Snow on Easter. That's not the only reason I'm fleeing Lake Snowbegone for California come Friday, but it's certainly one reason I'm happy to be kissing upstate NY bye-bye. Actually, though, the fact that we were dodging snowflakes on Sunday may have had something to do with being in Canada. Yes, who knows why, but we went north last weekend, to a place even grayer and colder than this one: Montreal!
It was freezing when we arrived, and as we shivered down the street we did look at each other to wonder why we weren't in Florida, K.'s warm and lovely home state. When K. called her mom on Sunday, she said they were having a bit of a cold snap, so it was only 70 degrees. If she weren't such a nice lady, I'd have cussed her out.
But, weather aside, Montreal was as close to Europe as we could get driving. We didn't have too much time, but we did see lots of old stone buildings, the inside and out of the Basilica Notre Dame, carriages drawn by horses wearing bunny ears, and the gay Timmie's in Le Village.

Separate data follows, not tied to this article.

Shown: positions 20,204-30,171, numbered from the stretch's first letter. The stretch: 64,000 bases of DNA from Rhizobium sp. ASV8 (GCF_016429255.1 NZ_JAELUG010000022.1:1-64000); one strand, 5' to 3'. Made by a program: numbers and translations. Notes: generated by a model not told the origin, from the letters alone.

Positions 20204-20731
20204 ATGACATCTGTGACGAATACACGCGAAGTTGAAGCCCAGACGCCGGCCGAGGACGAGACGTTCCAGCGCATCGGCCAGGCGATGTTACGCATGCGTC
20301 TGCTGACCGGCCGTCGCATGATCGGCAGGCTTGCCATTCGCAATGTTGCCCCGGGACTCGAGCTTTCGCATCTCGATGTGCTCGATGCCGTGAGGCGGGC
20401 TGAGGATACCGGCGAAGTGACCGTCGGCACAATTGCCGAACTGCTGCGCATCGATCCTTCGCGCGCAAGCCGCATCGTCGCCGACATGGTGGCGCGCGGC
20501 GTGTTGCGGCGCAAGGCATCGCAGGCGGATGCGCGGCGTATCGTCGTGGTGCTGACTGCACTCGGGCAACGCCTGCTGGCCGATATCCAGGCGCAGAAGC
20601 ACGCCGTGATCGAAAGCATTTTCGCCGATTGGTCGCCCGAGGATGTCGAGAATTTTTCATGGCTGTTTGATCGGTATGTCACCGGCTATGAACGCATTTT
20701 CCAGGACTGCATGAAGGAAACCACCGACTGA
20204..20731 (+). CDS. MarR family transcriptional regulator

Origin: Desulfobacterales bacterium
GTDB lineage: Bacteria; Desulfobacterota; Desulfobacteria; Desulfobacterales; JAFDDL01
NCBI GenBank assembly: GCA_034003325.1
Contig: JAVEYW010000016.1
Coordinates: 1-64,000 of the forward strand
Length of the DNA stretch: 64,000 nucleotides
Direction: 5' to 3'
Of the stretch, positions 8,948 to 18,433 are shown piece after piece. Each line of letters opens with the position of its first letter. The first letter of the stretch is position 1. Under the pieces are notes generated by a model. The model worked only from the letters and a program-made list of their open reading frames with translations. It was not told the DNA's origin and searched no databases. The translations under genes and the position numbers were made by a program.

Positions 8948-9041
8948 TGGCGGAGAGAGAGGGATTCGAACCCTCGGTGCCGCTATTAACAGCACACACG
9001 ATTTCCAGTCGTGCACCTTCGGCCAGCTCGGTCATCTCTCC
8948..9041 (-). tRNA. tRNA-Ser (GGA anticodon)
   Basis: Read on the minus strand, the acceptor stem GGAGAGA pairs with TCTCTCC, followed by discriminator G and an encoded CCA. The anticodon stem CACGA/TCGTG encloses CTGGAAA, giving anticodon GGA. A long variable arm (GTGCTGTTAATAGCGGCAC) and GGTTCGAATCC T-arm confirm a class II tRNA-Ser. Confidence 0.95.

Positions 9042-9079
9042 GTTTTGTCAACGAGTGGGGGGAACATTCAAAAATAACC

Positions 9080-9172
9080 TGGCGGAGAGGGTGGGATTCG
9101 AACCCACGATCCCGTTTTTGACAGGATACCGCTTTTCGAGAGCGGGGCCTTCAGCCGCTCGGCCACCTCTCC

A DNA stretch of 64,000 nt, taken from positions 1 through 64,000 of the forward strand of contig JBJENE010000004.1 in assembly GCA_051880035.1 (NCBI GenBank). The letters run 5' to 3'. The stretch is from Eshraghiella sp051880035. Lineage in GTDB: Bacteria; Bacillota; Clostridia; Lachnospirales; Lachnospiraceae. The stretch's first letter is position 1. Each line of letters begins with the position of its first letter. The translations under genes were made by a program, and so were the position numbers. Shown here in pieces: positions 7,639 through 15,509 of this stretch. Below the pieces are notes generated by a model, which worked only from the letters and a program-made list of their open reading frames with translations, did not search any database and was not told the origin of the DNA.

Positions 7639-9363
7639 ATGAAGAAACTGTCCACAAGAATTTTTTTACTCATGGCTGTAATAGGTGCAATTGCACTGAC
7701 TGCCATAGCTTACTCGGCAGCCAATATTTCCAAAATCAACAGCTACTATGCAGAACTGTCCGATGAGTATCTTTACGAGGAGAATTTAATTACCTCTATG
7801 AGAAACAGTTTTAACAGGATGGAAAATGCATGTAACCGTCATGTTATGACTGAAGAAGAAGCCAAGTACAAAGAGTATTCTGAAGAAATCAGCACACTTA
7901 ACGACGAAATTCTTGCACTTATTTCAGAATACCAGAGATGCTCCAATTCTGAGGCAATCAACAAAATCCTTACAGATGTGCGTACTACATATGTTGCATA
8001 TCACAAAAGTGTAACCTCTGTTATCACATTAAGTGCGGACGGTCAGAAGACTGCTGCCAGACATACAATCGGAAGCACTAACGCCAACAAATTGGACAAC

What did we drink? Vin chaud, hot chocolate with cinnamon and cardamom at the hip, cute Au Festin de Babette tea salon and chocolate shop, locally brewed beer with polar bears on the label. And we ate maple everything, from the divine "danoise" (that's danish to you, mate) pastry smeared with pale maple cream at the Patisserie Premiere Moisson to chewy maple taffy poured out on snow and rolled around a stick (known there as tire d'erable, or what we'd call sugar on snow). There were maple products everywhere: tiny ice-cream cones filled with maple syrup, maple sugar hard and soft, even maple liqueurs. Maple syrup in a can was in every shop. The Quebecois maple obsession makes the maple-makers of upstate New York look like pikers, I can tell you.
What else? We went to the wonderful Jean Talon Market, indoors for the winter, and lined with shop after shop selling veal, pork, lamb and sheep's milk cheese, fromage cottage in numerous flavors, sticky Moroccan pastries and hot mint tea, rabbit sausage, live spiky-legged crabs from the Gaspe peninsula, and fabulous French-language cookbooks . After sampling everything in the market, we didn't have the appetite to brave the trotters and blood puddings at Au Pied de Cochon; instead, we ended up with cheese and beer and apples in our room, watching Charlton Heston perform all his own miracles.